Management of the fiscal accounts not only means though that expenditure is contained. We have been pursuing a strategy of expenditure containment for the longest while with no success. This is because if you are constantly containing expenditure when the pie is shrinking (there may be growth but the growth in debt outweighs it) then you are going to find that there is no more room for containment. Expenditure management is important though to ensure that monies are spent where the greatest value comes to the country as a whole. As an example the recent roads indicate that higher standards need to be put in road work, so that instead of paying $100 to fix roads every 3 years, we pay $150 and fix them every 10 years.

The strategy surrounding the fiscal accounts therefore must be revenue growth (by growing the economy not necessarily through new taxes). Economic growth has to be achieved through creating a more efficient bureaucracy, and here I would like to add that we should seek to hold our public officials accountable, but it is important to pay them more. Both go hand in hand. We have to create an environment that encourages local business growth, which includes lower interest rates (a balanced budget), tax reform geared at encouraging business development rather than just fiscal revenue growth, a more efficient transportation system, and better use of energy. If we can achieve these then we can reduce our reliance on debt, and remittances, and our people will be more equipped to earn more.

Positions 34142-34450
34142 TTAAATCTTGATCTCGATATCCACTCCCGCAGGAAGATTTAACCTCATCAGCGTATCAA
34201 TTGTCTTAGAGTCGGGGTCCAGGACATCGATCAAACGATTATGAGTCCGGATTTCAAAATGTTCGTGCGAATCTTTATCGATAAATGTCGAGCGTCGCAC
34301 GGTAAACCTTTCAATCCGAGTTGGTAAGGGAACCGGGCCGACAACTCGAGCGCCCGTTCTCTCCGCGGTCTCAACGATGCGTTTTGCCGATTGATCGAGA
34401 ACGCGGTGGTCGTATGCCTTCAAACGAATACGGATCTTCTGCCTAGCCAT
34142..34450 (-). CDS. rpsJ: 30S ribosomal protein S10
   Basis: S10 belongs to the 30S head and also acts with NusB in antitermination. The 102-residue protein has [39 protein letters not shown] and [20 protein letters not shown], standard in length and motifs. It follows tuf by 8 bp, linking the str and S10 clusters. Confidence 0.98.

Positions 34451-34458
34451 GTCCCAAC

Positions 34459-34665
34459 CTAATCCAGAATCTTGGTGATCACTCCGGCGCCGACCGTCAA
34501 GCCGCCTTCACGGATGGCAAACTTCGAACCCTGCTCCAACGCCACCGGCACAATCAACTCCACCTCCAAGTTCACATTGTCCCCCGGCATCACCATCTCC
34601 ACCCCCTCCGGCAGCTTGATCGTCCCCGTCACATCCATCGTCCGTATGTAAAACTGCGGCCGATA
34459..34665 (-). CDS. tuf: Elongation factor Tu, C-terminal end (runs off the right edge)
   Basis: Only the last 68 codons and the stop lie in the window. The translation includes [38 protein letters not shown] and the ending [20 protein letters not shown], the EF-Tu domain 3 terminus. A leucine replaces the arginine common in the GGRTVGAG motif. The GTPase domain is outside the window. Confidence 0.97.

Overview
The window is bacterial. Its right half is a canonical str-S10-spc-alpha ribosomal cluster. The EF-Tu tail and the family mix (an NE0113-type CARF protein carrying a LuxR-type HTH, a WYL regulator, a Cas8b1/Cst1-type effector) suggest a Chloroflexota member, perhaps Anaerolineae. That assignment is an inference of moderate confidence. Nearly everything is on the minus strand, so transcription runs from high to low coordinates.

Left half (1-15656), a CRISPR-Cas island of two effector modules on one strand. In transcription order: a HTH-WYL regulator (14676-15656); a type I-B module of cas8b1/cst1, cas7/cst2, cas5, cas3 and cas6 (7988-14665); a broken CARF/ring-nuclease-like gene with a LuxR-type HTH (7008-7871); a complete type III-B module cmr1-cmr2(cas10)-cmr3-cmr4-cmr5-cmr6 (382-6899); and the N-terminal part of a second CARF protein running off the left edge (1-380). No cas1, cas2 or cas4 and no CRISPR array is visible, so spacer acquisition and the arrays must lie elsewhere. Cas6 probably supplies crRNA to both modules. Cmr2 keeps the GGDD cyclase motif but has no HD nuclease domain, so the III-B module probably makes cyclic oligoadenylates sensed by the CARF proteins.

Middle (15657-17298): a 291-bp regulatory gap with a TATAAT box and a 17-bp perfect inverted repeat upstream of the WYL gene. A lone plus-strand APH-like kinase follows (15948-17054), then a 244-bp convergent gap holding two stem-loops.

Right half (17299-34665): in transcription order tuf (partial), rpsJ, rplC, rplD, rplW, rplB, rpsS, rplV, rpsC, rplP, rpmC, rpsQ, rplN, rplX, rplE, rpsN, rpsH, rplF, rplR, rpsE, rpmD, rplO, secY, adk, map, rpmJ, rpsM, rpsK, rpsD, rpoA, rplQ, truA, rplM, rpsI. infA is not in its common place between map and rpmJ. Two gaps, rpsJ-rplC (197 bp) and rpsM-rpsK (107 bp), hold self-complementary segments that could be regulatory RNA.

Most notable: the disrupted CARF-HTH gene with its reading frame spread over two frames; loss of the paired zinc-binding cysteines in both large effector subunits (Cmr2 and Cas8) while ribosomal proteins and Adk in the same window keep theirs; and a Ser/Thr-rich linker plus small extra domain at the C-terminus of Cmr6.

We will then be closer to the vision that “no one has to be poor”.

Accrual accounting justified
Another matter that had me thinking was the statement attributed to Omar Davies that some J$17 Billion and US$15 Million were left in bank accounts. This was said in answer to the J$15 Billion “unbudgeted expenditure” Audley Shaw spoke of. Now I think anyone should understand that money in the bank at any point in time does not mean that it is free and clear to meet additional expenses. The fact is that these balances could also be waiting on unpresented withdrawals, and in fact after all withdrawals are presented the amounts could in fact be negative. So there is really no relevance between the cash balances and any unbudgeted commitments. This has always been the problem with cash accounting, and fully supports the need for the move to accrual accounting, which was started under the previous government.